DISCUSSION
In this national survey, we found that PCPs reported commonly acquiescing to patient requests for unnecessary medical services. Over half of PCPs sometimes/often provided specialty referrals due to patient requests and more than one-third reported prescribing brand-name drugs in response to patient requests. These frequencies likely underestimate the actual frequency of such practices due to social desirability bias. Nonetheless, ours is one of the first studies to provide estimates of the prevalence of service provision in response to patient requests for care that has been deemed unnecessary.

Prescribing behavior differed significantly by primary care specialty. Compared with internal and family medicine physicians, pediatricians were less likely to prescribe brand-name drugs upon patient request—an outcome potentially attributable to the patient populations cared for by these specialties and/or to the relatively standardized drugs/regimen used in pediatrics. The typical pediatric patient likely needs fewer prescriptions overall than an adult patient, which may also explain this divergence. We found similar (although not statistically significant) results for referrals to specialty providers. The volume of specialty visits in the pediatric population is much smaller than that of adults.23 As a consequence, requesting and prescribing specialty care by patients and clinicians, respectively, will be less common in pediatrics. Future research should explore factors about the training and/or practice of pediatricians that make them less responsive to unnecessary medical requests by patients.

Meeting with representatives from drug/device companies to stay up-to-date with developments in the field was significantly associated with acquiescing to patient requests for unnecessary care.24,25 Although there is a strong association between these behaviors, the mechanisms by which drug representatives influence unnecessary referrals is not clear. Physicians who meet with drug representatives may be less concerned with managing healthcare costs, and thus more likely to give into patient requests for unnecessary medical services. Physicians who meet with industry representatives to “keep current” may be, in relative terms, less confident in their knowledgebase, and thus more inclined than others to seek specialty input whether clearly indicated or not. Also, drug representatives may emphasize the value of specialist referrals to PCPs as a mechanism to market their drugs via specialists. Future research should explore other unobserved factors that affect the association between physician–representative interaction and unnecessary care, and whether this relationship is causal in nature.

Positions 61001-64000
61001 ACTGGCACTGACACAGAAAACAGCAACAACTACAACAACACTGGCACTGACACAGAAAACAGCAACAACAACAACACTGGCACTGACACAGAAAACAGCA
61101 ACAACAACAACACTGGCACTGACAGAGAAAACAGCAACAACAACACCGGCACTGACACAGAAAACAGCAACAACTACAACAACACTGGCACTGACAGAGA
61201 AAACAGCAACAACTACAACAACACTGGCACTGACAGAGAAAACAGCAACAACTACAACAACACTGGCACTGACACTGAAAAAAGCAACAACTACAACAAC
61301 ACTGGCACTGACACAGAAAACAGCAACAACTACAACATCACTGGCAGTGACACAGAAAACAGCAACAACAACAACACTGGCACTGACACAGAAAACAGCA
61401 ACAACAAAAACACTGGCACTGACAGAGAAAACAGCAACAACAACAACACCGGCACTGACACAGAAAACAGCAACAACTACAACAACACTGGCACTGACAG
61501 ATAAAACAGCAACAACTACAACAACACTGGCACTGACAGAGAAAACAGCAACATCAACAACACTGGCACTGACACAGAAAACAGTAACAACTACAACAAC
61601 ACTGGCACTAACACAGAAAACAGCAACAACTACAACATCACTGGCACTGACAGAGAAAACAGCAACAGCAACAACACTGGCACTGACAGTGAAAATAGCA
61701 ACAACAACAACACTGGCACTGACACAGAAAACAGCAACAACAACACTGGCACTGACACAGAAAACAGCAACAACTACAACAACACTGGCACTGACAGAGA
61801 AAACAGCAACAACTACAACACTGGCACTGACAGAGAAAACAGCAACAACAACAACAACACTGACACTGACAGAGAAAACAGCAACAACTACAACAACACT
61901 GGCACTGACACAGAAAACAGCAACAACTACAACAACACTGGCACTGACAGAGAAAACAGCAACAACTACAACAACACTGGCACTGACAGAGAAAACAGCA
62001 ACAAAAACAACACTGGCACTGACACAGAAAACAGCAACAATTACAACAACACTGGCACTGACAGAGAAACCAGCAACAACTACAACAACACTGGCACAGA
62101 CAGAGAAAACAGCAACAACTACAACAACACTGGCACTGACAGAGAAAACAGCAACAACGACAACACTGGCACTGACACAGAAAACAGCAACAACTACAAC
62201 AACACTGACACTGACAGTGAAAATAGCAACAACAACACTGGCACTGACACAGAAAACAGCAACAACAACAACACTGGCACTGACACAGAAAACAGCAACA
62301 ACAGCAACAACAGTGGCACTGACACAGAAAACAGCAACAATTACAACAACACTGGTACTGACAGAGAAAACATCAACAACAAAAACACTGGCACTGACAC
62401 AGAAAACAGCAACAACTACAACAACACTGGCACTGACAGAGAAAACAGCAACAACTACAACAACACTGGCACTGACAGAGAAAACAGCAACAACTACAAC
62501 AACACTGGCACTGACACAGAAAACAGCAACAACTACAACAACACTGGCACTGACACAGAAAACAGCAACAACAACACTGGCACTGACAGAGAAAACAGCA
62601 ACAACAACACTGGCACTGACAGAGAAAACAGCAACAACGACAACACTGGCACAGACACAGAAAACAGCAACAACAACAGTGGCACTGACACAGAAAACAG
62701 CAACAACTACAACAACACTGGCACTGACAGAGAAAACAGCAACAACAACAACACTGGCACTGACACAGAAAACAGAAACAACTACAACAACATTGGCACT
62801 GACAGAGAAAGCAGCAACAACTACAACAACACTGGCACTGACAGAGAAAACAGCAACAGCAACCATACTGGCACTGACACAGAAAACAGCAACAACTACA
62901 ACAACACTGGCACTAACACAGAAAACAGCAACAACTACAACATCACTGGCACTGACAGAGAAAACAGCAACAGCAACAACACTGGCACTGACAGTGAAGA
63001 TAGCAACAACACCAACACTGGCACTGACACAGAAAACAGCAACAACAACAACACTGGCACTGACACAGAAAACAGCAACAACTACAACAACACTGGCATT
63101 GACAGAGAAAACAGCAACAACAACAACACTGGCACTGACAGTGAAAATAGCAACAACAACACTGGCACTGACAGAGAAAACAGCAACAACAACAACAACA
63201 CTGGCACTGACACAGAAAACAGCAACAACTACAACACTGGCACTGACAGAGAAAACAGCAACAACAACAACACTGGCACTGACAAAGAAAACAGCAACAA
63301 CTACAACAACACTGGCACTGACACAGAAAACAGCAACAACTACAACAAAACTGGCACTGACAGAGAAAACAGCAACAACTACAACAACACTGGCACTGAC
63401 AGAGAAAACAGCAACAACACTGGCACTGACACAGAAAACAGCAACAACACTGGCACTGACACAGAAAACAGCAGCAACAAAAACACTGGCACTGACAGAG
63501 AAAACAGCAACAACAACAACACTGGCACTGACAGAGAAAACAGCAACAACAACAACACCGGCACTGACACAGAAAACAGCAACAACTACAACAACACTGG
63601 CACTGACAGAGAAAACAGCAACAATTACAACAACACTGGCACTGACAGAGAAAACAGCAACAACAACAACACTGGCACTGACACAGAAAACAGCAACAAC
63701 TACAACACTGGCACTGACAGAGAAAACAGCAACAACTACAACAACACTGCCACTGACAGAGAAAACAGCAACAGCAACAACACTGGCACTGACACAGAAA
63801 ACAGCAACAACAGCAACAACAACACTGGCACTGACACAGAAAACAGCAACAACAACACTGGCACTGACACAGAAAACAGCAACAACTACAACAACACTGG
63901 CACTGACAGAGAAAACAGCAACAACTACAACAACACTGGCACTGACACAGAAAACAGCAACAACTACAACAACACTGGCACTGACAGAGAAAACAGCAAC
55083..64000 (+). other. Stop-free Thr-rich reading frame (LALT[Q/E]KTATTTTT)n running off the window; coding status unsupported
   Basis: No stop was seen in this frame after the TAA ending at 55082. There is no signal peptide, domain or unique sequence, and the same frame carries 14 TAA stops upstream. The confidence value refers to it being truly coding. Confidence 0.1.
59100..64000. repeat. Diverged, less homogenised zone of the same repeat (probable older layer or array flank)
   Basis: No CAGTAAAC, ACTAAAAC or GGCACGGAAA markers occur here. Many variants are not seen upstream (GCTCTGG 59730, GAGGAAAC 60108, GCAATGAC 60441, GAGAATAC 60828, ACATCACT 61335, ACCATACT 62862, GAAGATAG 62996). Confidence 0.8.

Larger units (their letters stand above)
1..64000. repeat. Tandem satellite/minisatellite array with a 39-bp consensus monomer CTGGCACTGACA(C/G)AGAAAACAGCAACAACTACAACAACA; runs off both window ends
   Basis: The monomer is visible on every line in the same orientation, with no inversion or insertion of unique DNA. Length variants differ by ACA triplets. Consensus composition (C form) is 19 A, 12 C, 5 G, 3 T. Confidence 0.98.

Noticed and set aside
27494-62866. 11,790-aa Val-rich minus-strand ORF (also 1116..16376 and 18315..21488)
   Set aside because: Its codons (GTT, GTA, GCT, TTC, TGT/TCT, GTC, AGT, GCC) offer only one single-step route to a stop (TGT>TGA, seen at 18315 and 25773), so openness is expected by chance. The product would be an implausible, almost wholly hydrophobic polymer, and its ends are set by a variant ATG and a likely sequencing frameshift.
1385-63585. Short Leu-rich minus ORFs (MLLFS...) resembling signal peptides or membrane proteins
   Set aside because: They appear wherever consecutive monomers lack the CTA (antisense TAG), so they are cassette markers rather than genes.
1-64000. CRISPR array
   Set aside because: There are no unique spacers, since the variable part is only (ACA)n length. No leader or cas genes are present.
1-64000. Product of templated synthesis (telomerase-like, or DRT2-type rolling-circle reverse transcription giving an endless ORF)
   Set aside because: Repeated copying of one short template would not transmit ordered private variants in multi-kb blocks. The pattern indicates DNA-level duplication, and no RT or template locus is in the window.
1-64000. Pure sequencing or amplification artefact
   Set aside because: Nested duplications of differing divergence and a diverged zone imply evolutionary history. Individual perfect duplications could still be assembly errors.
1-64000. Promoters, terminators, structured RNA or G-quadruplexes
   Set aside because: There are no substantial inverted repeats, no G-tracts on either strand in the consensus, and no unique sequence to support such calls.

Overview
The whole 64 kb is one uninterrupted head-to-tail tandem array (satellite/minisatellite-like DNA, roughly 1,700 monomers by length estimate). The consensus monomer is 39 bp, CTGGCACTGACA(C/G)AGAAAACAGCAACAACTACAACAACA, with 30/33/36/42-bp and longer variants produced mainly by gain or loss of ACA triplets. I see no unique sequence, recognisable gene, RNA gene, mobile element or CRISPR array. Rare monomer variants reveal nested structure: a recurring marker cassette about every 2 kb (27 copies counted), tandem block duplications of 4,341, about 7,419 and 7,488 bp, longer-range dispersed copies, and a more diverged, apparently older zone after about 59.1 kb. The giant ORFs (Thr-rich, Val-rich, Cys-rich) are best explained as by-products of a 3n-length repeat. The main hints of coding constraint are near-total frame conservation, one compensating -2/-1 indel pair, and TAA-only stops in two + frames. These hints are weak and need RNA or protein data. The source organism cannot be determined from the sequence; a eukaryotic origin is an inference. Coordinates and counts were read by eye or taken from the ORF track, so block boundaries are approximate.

We found older physicians more likely to report engaging in unnecessary medical practices by prescribing brand-name drugs upon patient request.26 Physicians working in solo/2-person organizations were more likely to prescribe brand-name drugs compared with those in larger practices. Experienced physicians and those working in small practices who have established rapport with patients and are devoted to customer satisfaction may seek to avoid conflict with patients, thus potentially making them more receptive to patient requests. It may also be that older physicians and those who work in small practices do not view their role in avoiding unnecessary medical care in the same ways as other physicians, which should be an area for future research. Since physicians in these situations may feel that their incomes are tightly linked to productivity, these physicians may feel strongly limited by time constraints in the exam room and large patient panel size, factors that could deter lengthy educational efforts.